Jim and Lesley believe ‘it is important for Christians to make the most of their post-work lives because of the gospel imperative. When we see what is close to God’s heart, that should guide us in ongoing works of ministry/service. What is life really about? What is God’s big plan and how do I not muck it up? We should remember that it is not about us; it’s about God’. 

John Harris grew up in Northern Australia as a missionary kid. Now in his fourth quarter, he writes:

I do some retirement things like involvement with wonderful grandchildren, gardening and travel, but I am one of the blessed ones because Bible translation has always been my passion and I can continue to be involved in retirement. People like me are lucky because they hardly notice the transition to retirement, because they just keep doing what they love (although for less or no pay). I also research and write as I have always done but that is like a hobby, something exciting to get up in the morning for! It was good to get rid of admin stuff like reports, budgets and staff and just do the stuff I love doing anyway.

Harris believes it is important for Christians to make the most of their fourth quarter because they still have a great deal to offer. … ‘We have experienced life. But we are also conscious of the fleeting nature of life and the possibility of ill health. We need to make the most of time and health while we have them. We can also give of our time and talents freely.’

CMA is inviting those wanting assistance in exploring their fourth quarter to sign up for a four-step process at a minimal cost. The first step will help you discover/rediscover your passions, gifts and personality type. Step two will provide you with access to a wide range of articles by those currently doing the fourth quarter, and a number of other resources. The third step will direct you to a rich array of ministry possibilities both inside and outside Australia. Finally, step four will put you in touch with mentors to help you through the process of discerning what your fourth quarter could look like.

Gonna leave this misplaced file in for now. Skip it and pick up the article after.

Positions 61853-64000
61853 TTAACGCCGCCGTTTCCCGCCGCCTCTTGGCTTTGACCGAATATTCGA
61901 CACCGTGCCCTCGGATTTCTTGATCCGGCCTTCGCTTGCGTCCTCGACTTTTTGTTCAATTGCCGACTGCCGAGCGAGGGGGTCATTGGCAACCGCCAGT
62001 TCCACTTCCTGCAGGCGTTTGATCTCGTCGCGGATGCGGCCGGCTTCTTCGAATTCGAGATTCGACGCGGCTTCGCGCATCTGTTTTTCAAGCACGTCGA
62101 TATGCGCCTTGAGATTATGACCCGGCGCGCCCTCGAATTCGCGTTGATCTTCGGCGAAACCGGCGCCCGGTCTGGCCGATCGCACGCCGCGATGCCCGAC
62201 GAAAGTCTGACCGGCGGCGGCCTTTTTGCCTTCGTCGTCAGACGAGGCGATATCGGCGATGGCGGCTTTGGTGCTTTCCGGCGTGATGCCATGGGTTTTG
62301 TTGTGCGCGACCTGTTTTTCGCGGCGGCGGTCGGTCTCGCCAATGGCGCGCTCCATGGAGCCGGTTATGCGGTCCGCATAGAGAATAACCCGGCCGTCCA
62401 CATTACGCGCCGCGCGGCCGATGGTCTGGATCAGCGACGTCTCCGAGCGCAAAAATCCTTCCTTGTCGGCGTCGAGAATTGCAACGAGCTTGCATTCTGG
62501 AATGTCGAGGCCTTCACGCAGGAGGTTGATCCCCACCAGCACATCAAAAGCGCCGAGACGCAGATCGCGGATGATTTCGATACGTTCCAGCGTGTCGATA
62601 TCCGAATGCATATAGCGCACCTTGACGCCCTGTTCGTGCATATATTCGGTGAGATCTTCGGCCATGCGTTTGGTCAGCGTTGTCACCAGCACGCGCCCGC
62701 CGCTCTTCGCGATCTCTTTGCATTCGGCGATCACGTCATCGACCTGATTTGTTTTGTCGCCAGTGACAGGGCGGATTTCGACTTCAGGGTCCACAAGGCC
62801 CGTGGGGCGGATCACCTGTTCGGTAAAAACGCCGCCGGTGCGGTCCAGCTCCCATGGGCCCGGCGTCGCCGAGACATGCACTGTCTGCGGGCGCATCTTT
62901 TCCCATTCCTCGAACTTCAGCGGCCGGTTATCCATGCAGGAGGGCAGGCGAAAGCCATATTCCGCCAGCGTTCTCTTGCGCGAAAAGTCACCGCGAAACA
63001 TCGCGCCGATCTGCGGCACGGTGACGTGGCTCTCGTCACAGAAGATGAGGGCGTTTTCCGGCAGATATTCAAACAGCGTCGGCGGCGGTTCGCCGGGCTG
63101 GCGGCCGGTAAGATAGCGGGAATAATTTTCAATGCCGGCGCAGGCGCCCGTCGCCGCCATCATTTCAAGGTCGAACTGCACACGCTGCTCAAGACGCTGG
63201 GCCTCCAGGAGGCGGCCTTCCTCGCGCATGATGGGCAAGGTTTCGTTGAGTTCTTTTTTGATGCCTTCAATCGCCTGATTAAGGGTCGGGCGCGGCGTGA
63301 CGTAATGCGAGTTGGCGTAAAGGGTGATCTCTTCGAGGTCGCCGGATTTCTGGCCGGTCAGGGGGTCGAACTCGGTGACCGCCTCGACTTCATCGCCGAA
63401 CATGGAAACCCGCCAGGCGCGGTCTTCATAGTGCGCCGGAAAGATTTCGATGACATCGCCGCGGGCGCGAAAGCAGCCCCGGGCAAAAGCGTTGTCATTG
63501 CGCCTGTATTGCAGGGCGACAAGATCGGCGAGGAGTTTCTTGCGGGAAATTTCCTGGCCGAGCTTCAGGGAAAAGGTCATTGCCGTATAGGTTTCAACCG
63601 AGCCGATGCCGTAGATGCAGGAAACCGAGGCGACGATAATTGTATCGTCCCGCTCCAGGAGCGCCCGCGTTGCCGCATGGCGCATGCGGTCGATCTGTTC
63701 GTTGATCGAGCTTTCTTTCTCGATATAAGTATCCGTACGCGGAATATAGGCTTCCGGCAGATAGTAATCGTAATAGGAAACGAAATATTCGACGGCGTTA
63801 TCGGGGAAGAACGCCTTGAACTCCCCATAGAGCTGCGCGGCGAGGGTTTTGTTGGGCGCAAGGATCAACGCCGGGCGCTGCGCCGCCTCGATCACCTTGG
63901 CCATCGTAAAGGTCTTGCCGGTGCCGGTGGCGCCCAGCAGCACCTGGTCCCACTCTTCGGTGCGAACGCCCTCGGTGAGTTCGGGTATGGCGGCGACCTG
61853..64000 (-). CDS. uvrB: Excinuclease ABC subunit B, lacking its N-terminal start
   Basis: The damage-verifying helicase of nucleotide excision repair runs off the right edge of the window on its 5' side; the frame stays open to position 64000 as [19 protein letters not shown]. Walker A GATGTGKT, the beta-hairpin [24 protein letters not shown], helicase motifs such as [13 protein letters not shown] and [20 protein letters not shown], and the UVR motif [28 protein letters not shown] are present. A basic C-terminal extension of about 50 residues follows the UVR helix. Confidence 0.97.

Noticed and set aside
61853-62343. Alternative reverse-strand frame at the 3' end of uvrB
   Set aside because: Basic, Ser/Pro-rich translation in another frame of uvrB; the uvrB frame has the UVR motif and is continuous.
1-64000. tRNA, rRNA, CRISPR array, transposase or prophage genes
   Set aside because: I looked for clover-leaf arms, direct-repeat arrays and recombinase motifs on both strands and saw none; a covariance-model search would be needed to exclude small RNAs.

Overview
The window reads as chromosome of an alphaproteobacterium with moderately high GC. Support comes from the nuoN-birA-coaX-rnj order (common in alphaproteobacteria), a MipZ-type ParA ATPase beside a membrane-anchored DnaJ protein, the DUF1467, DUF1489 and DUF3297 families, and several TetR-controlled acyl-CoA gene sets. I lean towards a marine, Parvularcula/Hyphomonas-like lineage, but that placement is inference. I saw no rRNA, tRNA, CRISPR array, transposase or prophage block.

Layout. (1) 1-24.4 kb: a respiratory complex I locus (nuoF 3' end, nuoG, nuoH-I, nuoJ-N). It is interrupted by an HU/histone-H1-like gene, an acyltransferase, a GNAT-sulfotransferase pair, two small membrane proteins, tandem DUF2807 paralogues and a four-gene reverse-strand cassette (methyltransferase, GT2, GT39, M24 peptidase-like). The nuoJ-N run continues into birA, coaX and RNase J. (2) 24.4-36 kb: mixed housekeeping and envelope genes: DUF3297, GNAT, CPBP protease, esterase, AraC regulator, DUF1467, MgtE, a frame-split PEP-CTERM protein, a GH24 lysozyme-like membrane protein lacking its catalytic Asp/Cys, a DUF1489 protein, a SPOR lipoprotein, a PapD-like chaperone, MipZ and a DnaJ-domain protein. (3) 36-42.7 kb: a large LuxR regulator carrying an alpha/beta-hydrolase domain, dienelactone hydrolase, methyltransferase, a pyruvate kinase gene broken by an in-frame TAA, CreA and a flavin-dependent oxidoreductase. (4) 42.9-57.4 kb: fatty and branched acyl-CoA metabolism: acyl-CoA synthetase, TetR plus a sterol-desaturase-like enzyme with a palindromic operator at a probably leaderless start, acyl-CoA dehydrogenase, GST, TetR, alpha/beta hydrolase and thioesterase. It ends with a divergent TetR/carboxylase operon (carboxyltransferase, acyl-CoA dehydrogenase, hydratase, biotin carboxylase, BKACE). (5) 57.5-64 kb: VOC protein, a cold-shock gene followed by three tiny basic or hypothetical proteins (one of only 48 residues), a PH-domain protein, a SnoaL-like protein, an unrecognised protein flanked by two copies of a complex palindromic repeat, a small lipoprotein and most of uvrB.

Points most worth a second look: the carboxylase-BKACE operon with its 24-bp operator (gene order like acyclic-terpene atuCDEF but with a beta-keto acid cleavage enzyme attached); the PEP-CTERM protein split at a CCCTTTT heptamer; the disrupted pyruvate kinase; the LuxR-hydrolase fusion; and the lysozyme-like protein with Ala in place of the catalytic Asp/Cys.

Q4 will be launched at a number of conventions around the nation in February 2017. If you would like to find out more about the Q4 journey. log on to or contact me on 0468 605 617 or at

Paul Arnott is the Executive Director of Special Projects for Christian Ministry Advancement.


Ken Rolph
February 14, 2017, 9:15PM
Retirement as a fourth quarter of life is a new concept. Most of my uncles and aunts died soon after they turned 65 or else were in poor health on the way down. Not so with people I know of my own vintage.

But the problem is that you have to deal with other people's perceptions. In Sydney, older couples living in homes they have occupied for decades are under pressure to "downsize" and give up their space to younger families. This may involve going to a retirement village on the outskirts of the city or in regional area. As one person said to us, "you don't have to be here anymore". I wondered how widely they meant that.
Paul Arnott
June 14, 2017, 7:54AM
Hi Ken,

At Q4, we are at noticing how widespread ageism is in Australian Society. Often the attitude seems to be that anyone over 60 doesn't have much to contribute. This links to both employment and euthanasia.

Spoke recently with an IT recruiter who said he finds it is almost impossible to find work for anyone over 55 as employers want young people.

Re the 'You don't have to be here anymore' comment, they may have meant it broadly. The biggest danger of euthanasia is elder abuse.